Even though I like to go skiing in the Alps occasionally and Greece is great in the Summer (not mid-summer), the place where I really want to be, is here in my home country. I love our quiet hills and rocky coasts, the history and the cynical humour of the people. Even though I could afford to de-camp to Switzerland or the USA, I am not going. But we have a national failing. We all think that its going to be OK really, even when the opposite is staring us right in the face. In the end, we face the facts and pull ourselves together as we did after Dunkirk.

Greeks will be Greeks

Out of all the countries in Europe, the place that I like for summer holidays best is Greece. I went there last summer and I will be returning to sail in September.

It’s not that things work especially well in Greece. You can expect a strike or two. The lights will probably fail sometimes. There is quite a bit of rubbish about. There might be a minor earth quake. But I will take all that for the nature of the land and sea, the traditions and history and a cold glass of retsina occasionally. The Greek culture is a reflection of the nature and traditions of their country, and it’s definitely not German.


Thought of the Day

Messrs Cable, Darling and Osborne, said to be the three potential Chancellors, were in 'animated' debate in a pre election sort of way, yesterday.  Darling has decided that employers should pay an even higher price for employing people, and then he will give it to the struggling small businesses that he chooses to support. Are we all going mad? And Osborne didn't wipe the floor with him.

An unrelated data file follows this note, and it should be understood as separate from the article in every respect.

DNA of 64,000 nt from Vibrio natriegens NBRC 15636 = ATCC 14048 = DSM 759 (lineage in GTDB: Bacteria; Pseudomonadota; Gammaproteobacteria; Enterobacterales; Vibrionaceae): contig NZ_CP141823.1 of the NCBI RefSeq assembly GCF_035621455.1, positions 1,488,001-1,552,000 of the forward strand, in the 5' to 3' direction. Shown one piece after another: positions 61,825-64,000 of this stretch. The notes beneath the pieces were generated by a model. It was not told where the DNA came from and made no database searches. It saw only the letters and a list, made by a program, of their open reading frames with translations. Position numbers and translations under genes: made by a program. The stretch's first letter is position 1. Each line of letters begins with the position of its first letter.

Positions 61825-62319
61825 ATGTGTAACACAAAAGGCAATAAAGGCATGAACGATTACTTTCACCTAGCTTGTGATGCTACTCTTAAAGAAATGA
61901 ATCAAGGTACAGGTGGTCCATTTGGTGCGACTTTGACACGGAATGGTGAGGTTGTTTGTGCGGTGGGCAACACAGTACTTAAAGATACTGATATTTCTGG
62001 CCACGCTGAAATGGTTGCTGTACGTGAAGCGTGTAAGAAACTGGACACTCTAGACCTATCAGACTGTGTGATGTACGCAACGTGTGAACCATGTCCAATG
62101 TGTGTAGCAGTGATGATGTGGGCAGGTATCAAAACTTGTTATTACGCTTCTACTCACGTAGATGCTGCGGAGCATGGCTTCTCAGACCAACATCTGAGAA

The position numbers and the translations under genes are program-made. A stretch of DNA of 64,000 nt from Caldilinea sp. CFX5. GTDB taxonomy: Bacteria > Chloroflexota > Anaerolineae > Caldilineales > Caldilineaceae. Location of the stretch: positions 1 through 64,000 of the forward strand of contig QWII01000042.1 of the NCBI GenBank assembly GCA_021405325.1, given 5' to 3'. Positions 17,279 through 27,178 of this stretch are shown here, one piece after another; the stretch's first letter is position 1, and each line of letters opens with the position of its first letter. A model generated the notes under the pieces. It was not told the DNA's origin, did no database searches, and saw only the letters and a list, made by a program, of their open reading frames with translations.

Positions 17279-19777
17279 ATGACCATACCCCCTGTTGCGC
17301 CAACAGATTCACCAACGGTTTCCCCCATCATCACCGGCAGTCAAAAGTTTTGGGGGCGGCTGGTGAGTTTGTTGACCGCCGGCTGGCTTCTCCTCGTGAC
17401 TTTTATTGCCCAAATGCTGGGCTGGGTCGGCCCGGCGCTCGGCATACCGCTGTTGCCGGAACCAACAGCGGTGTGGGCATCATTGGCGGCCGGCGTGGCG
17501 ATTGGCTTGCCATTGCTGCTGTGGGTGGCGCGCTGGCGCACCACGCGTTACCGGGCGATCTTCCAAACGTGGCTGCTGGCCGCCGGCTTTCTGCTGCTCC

Business grants

So Alistair Darling gave £4bn to small businesses that are in financial difficulty in his budget last week. Sounds good for small businesses, doesn't it? But wait.

1. Whose money is it that he is giving away? Some of it is small business's money, I think, and a lot of the rest comes from the average tax payer. So the Chancellor is taking taxes from the businesses that are doing well and giving it to those that are doing badly, so that in many cases, they can waste the money all over again.

Our pensions time-bomb

Antonia Senior in the Times today reports that every U.K.household owes £47,000 to public sector workers:

'If everyone (else) carries on as if nothing is wrong, and as if there is not a giant pension shaped bomb tick-tocking away at the heart of our financial system, we can delude ourselves its all going to be OK. The Emperor is wearing Prada, and all our demographic nightmares will be solved by wishing hard enough'.

If you look in the pub, the restaurant, the train, everyone is carrying on just the same. They don't believe that there is really a massive financial crisis around the corner. 60% of people believe that we can get out of the government's borrowing hole without making any cuts to front-line services.

A rock and a hard place

From the CBI monthly trends survey:

'Output prices are expected to rise among manufacturers over the next 3 months, despite signs that domestic orders remain muted and that output growth remains modest'.

Either manufacturers are kidding themselves about recovering price increases from their customers, in which case their profits will be worse than expected or have we got Stagflation coming? My company is not obtaining any price increases.

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